Take a moment to observe your dog in their daily routine. Are you noticing any changes to their behaviors or actions? Even the slightest change to how your dog carries themselves through the day could indicate something is wrong. This could include changes to how your dog eats, whether they are drinking more or less than usual, or minor changes to their daily habits and household manners. Write down any changes you notice, no matter how small they seem, and bring this list to your dog’s next vet appointment.
Here are some conditions your vet may test for that could explain nighttime anxiety:
How Can I Help My Restless Senior Dog Sleep?
Now that you better understand why your senior dog is restless at night, you can address the challenges preventing them from sleeping. Not only will this improve your dog’s sleep, but it will also allow you to sleep comfortably without being repeatedly awoken. This is important for everyone’s quality of life!
Discuss Options with Your Veterinarian
After your vet has run the tests necessary to determine the cause of your dog’s nighttime anxiety, it’s time to discuss the available treatment options. If pain is keeping your dog awake, they may be able to offer pain management solutions. Changes to your dog’s diet or daily routine may also help to address specific medical concerns.
Consider Natural Supplements
If you prefer addressing your dog’s health and well-being with a natural approach, there are many products that you may wish to consider. For dogs struggling with stress and anxiety, you can help ease this struggle with calming supplements like the melatonin in Native Pet Calm. Another natural solution to anxiety and stress would be to use a ThunderEase Dog Calming Pheromone Diffuser Kit.
On the other hand, joint aches and pains can be addressed with a mobility supplement like Glucosamine, Chondroitin, Turmeric, or Green-Lipped Mussel. Many joint supplements formulated with aging dogs in mind, like the Zesty Paws Senior Advanced Mobility Bites, will combine several of these solutions in a single treat-like chew.
Try Alternative Treatment Options
There have been many significant discoveries and innovations in the treatment of aches and pains from conditions like arthritis. Some options that have shown great promise include acupuncture and cold laser therapy. If you want more information about these solutions and whether they are a good fit for your older dog, talk to your veterinarian.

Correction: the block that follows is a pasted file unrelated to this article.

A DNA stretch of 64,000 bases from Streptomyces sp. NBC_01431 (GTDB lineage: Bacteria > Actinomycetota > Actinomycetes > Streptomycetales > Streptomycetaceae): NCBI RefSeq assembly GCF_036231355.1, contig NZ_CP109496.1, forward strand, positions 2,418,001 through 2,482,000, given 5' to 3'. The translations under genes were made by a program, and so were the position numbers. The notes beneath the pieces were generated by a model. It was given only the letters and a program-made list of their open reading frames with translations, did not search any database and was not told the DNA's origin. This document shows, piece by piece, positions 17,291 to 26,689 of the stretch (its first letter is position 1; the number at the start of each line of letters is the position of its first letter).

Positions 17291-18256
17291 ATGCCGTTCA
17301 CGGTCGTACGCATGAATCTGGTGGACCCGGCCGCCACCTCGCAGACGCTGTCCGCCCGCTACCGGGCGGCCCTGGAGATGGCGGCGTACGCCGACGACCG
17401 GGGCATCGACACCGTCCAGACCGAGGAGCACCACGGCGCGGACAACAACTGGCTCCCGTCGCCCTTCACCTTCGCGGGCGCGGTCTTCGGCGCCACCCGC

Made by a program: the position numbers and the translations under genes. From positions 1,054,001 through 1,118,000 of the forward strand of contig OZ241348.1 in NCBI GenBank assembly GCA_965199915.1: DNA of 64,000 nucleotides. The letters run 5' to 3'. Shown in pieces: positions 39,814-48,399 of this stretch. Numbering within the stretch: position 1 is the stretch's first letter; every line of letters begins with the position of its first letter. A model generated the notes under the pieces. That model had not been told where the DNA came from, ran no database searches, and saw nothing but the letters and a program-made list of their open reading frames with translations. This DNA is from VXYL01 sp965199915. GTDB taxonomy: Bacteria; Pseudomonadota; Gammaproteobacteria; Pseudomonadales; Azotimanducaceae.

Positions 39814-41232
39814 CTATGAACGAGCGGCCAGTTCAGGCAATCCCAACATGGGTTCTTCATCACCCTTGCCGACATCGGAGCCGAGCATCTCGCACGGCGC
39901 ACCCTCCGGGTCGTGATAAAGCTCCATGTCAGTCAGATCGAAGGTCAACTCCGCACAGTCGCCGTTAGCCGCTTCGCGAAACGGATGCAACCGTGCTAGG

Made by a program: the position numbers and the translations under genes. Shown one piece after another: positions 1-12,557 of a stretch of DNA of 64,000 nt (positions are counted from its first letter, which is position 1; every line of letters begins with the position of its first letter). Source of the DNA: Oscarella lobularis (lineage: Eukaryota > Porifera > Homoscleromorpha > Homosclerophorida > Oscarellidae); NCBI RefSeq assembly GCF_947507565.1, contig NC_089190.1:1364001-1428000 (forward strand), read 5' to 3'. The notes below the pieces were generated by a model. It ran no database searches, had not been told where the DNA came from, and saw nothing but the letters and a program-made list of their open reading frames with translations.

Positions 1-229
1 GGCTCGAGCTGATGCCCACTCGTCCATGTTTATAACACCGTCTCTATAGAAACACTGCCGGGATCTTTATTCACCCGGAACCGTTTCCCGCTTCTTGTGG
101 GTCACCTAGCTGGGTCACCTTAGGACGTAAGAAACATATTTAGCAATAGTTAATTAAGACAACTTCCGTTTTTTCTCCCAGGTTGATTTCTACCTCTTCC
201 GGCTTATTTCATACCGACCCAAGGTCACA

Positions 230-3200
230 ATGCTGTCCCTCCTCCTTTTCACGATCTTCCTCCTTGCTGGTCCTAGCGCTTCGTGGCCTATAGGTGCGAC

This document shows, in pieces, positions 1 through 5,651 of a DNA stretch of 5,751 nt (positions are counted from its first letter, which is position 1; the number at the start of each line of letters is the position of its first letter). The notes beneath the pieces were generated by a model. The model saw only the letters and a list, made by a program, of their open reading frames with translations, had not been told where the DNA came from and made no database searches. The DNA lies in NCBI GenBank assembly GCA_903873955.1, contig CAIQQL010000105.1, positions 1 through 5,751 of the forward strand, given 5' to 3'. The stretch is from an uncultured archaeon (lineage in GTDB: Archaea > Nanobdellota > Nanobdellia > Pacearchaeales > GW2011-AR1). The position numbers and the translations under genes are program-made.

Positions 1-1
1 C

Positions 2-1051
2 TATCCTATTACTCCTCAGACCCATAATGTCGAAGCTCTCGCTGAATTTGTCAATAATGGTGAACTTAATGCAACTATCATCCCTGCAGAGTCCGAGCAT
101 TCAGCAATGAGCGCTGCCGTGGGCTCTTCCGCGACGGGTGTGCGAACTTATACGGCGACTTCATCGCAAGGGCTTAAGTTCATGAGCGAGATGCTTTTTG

Create a More Comfortable Sleeping Location
Your dog’s bed can significantly impact their ability to sleep through the night, especially if there are aches and pains to consider. Orthopedic dog beds feature memory foam for a more comfortable surface for dogs of all ages. Introducing an elevated bed makes it easier for your senior dog to get in and out of bed without any unnecessary struggles.
In addition to the surface your dog is sleeping on, you should also note where the bed is set up in your home. If they are experiencing feelings of stress and anxiety, being separated from you could worsen those feelings. Setting up your dog’s bed near your own may give them the sense of safety and security they need to settle in a little easier at night.
Introduce More Mental and Physical Enrichment
As the old saying goes, “A tired dog is a happy dog.” Of course, as your dog gets older, they may have a harder time maintaining the same level of physical exercise. But this doesn’t mean they don’t need a positive outlet for any energy they feel. The best way to address this need is to consider opportunities for mental enrichment. In fact, mental stimulation can wear a dog of any age out faster than physical stimulation. It also offers the benefit of helping to slow or prevent the cognitive impact of aging.
Rather than feeding your dog like usual, consider introducing a lick mat or food puzzle. These products tap into your dog’s natural desire to forage while requiring them to work for their food. You can even take this a step further for dogs that need a more significant challenge and freeze your dog’s food in a puzzle with dog-friendly broth.